The good news: The Mariners added big-name talent to a team that stunned MLB by winning 90 games last year — a 22-win improvement from 2019, their previous full season.
The not-so-great news: The Mariners seemingly overperformed given their minus-51 run differential, and they haven’t produced back-to-back winning seasons since 2002-03.
The excitement for these M’s is justified — particularly with the MLB playoffs expanding to 12 teams. It’s also a potential setup for disappointment, an emotion Mariners fans know all too well.
So what needs to happen? What events need to unfold for this miserable postseason drought to finally come to an end? Quite a bit, actually.
First — good health. This is the case for all teams to an extent but is particularly true for a club with as little margin for error as Seattle. I’d be happy to eat my words if I’m wrong about this, but this doesn’t strike me as a group capable of winning 100 games. If the Mariners sneak into the playoffs, it would likely be via a victory total similar to last year’s. A couple of key injuries, and their hopes are dashed.
Next, the relievers have to be lights-out again. With a 3.88 ERA last season, the M’s had the fourth-best bullpen in the American League, but that ERA might have been deceiving. There were a few “throw away” games, in which the Mariners would surrender eight, nine or 10 runs, which contributed to that dismal run differential.
But they would also repeatedly start the sixth inning with a one- or two-run lead and ride the relievers to victory. It’s hard to say who the most valuable player for the Mariners was last year. It’s not hard to say what the most valuable unit was — the guys running in from behind the outfield wall.
Next, the Mariners need the best versions of their new acquisitions. Robbie Ray won the Cy Young last year with the Blue Jays when he led the American League in three categories — strikeouts (248), ERA (2.84) and innings (193.1). Impressive — but also his best season hands down. In his previous seven seasons, he made just one All-Star Game and received Cy Young consideration only in 2017, when he finished seventh.
Which version will the Mariners get? You could ask the same about Jesse Winker or Eugenio Suarez. Winker, 28, has been in the show for five seasons — he made his first All-Star Game last year as a platoon player and looks promising. Suarez is a former All-Star who hit 49 home runs in 2019. He had a -0.7 WAR last year and doesn’t look so promising. Those guys need to be at or near their best.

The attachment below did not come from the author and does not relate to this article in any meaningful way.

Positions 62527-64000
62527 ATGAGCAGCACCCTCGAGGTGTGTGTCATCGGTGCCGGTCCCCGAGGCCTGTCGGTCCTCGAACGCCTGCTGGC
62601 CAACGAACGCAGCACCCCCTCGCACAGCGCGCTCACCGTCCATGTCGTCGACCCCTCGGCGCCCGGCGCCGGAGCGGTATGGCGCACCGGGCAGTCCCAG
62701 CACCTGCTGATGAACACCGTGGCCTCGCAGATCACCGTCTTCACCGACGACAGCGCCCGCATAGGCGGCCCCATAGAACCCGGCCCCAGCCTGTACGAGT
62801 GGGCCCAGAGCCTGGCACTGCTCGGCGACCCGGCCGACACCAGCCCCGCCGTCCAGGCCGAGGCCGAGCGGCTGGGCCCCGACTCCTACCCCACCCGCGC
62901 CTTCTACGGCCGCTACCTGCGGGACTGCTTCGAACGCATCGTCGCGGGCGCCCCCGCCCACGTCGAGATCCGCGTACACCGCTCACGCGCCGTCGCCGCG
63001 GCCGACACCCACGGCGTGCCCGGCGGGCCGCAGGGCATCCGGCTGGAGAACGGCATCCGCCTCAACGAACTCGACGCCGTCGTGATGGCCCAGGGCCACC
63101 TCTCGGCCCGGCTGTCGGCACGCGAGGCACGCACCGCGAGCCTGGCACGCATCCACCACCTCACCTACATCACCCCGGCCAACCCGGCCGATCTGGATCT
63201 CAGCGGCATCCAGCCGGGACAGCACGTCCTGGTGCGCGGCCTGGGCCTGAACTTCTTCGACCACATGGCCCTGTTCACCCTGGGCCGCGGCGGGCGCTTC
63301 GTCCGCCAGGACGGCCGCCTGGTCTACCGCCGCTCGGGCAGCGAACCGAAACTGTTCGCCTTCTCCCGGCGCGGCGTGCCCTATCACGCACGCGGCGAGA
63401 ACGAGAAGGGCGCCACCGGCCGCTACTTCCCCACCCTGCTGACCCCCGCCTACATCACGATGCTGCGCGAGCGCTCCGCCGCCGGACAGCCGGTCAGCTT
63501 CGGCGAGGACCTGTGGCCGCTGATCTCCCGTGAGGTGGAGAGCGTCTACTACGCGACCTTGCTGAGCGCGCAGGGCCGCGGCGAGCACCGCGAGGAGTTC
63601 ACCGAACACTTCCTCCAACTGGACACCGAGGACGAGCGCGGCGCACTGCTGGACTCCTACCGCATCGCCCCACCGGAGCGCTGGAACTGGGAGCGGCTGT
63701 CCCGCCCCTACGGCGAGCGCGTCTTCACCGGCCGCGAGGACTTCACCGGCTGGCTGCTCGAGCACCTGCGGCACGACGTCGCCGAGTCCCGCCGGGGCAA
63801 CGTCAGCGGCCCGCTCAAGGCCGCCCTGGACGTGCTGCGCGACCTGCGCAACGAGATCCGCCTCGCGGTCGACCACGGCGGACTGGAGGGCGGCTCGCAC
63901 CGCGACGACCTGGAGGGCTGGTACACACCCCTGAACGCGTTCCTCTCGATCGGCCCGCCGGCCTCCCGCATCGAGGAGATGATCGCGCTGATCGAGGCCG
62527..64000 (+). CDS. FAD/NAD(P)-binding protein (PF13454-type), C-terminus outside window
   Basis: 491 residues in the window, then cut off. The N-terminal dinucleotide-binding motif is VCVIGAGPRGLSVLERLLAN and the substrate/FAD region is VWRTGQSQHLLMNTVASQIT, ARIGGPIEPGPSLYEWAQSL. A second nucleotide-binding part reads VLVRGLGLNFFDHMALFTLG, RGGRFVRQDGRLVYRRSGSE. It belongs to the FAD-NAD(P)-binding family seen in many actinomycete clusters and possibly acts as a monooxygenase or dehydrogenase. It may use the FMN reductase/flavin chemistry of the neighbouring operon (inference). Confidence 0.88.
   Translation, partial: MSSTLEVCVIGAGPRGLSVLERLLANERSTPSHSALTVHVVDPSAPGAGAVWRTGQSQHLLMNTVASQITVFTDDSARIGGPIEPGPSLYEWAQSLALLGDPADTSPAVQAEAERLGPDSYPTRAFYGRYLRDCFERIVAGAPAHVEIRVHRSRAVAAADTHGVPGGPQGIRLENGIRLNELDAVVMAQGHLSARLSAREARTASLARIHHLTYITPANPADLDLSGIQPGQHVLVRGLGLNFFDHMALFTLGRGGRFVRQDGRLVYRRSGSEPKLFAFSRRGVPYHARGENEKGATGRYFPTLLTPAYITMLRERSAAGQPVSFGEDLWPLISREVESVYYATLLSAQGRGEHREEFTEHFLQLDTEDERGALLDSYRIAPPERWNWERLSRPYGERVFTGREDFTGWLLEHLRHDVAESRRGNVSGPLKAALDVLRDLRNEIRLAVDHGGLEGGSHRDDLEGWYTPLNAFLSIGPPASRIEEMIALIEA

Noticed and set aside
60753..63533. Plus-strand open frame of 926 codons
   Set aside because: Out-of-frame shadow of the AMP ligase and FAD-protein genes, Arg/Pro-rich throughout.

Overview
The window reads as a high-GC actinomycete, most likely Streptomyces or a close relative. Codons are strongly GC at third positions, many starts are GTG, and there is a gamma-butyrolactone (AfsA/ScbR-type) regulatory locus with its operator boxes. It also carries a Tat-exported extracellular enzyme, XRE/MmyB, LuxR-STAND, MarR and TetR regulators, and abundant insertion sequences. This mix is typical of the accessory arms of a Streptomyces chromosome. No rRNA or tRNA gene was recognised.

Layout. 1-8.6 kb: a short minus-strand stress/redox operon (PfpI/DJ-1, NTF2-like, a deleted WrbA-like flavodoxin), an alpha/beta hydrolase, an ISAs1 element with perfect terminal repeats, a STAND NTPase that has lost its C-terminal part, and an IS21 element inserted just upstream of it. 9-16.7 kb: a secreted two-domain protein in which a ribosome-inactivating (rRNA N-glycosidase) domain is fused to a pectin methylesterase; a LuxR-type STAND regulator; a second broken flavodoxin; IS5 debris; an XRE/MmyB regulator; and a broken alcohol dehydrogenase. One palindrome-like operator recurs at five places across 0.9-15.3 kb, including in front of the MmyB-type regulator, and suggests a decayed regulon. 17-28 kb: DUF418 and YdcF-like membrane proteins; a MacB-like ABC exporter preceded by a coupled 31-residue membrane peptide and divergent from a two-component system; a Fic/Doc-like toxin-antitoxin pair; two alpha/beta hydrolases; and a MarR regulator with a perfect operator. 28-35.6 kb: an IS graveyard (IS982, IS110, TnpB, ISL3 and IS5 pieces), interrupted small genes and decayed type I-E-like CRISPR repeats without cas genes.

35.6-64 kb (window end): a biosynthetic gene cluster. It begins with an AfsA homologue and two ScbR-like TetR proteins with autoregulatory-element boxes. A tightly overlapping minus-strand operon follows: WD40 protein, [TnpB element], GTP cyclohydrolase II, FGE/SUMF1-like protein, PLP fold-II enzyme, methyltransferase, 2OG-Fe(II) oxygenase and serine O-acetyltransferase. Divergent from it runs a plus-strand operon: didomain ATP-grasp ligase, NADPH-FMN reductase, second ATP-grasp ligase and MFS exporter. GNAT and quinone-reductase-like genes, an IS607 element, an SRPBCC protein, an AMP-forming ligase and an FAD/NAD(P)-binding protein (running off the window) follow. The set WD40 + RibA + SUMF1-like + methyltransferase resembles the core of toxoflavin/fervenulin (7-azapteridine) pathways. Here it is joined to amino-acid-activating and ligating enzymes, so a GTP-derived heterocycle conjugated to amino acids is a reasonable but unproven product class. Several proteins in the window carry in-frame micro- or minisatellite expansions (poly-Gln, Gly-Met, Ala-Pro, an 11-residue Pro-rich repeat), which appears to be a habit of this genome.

Next, the young guys have to deliver. Outfielder Jarred Kelenic has been hyped up as a generational player for the Mariners. Maybe he will be one day. But the 22-year-old hit .181 in 337 at-bats last year and finished with a -1.8 WAR. First baseman Evan White was the No. 17 overall pick in the 2017 MLB draft. The 25-year-old has hit .165 in 279 career at-bats. Outfielder Kyle Lewis was the 2020 AL Rookie of the Year. Injuries limited him to 36 games last year. And outfielder Julio Rodriguez has long been one of MLB’s top prospects. Can he follow in Lewis’ footsteps and compete for ROY?
There is the obvious stuff, too. Players such as Ty France, J.P. Crawford, Chris Flexen and Mitch Haniger need to maintain the consistency that made them the M’s top four producers last season. Manager Scott Servais needs to maintain the level of motivation that has made him the Mariners’ second-longest-tenured manager (behind Lou Piniella).
And then there’s director of baseball operations Jerry Dipoto. He has been active this offseason and relatively successful in his time running the team. No, he hasn’t gotten the Mariners to the playoffs, but he’s helped produce enough winning seasons to earn two contract extensions.
One thing he’ll likely have to do during the season, however, is make a potent move at the trade deadline.
The Braves were barely even playoff contenders in late July last year. Then they acquired Eddie Rosario, Adam Duvall and Jorge Soler and ended up winning the World Series. Might be up to Dipoto to make a similar splash for the Mariners in the middle of the summer.
The Mariners have big-time potential … for both failure and success. Above is their to-do list. Up to them to complete it.
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